Earth Month: Ren Market trying to make sustainability affordable

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For three years now, Ren Market has been supplying Northlanders with zero waste and refill options for personal care, home goods, and more.

“Essentially, we carry a bunch of products that you would use every day in your house, but we carry them in bulk. So people can bring in their own bottles or containers and refill laundry soap, dish soap, we’ve got hair care products, we’ve got personal hygiene products,” Ren Market Owner Kendra Dean said. “And all of it is going to be plastic-free, it’s going to be nontoxic, eco-friendly.”

Just this week, the store started a new program to make sustainability even more affordable. People with WIC, SNAP, or EBT cards can bring them in and get a 35% discount off their entire purchase.

“We want to make sure that making these switches is affordable, accessible, and easy to everybody because, you know, it’s important,” Dean said.

She and the sales associates in the store are passionate about helping people make sustainable swaps in their everyday lives.

Dean said one of the best-selling personal care items is shampoo bars.

“One of these will replace anywhere from — usually, we say about two bottles of shampoo,” she said.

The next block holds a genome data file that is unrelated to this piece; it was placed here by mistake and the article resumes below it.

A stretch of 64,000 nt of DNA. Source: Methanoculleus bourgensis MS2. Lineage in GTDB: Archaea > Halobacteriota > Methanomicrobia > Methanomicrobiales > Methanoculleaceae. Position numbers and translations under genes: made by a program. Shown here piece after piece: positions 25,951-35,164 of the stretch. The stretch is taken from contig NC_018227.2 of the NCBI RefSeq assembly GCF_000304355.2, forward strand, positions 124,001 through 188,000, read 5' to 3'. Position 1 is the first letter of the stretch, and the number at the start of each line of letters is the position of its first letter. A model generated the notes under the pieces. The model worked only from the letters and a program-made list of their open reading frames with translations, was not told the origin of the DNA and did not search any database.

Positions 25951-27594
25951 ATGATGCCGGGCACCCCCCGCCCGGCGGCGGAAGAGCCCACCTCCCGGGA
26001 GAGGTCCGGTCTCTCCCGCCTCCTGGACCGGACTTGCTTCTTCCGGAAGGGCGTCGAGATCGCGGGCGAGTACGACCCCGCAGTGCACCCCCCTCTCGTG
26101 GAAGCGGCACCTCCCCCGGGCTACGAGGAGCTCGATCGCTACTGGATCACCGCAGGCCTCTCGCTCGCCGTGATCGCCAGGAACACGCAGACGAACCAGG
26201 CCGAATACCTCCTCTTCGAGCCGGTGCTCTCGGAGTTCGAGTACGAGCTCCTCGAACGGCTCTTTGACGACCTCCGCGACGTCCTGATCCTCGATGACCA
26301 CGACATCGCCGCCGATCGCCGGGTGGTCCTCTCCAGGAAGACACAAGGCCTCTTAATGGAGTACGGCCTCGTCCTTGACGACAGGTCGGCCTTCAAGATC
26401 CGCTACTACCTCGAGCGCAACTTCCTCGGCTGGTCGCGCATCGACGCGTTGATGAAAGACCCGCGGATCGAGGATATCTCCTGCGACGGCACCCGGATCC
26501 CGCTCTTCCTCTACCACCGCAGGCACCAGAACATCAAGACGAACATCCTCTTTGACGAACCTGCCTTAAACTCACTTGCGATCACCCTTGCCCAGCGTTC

A bar costs around $18.

“You’re looking at replacing two $9 bottles of shampoo, which is pretty reasonable,” Dean said.

Kyle Aune/WDIO

The same goes for laundry soap. Dean did some math and worked out that if someone buys a jug of Tide laundry detergent, it costs about $.18 per load. Ren Market’s cheapest option is a laundry bar, which you mix with water then add a tablespoon to the machine. She said that method costs about $.09 per load.

She also encourages people to pay close attention to waste in the kitchen. She recommends using things like coffee socks that replace paper filters or Stasher bags rather than disposable plastic versions.

Kyle Aune/WDIO

And Dean is also an advocate for sustainability that doesn’t cost money. She adds a few “R’s” to the traditional Reduce, Reuse, Recycle. First, she says to Rethink.

“Walk through your house and rethink what it is that you are doing that could maybe be a little bit more sustainable,” Dean said.

Next, she adds Refuse.

“Simply stopping yourself before you make those impulse purchases is a huge way to save money and be more sustainable,” she said.

And finally, Repair.

“So those items that you have that are broken, like your Kitchenaids or your CD player or your LCD TV, take them in and get them repaired,” Dean suggested.

She always encourages people that making a small change is better than doing nothing at all.

“At the end of the day, it’s better to do the few things that you can do and that work for you and not beat yourself up for not doing everything.”

Look for more Earth Month stories on The Lift throughout April.

Kyle Aune/WDIO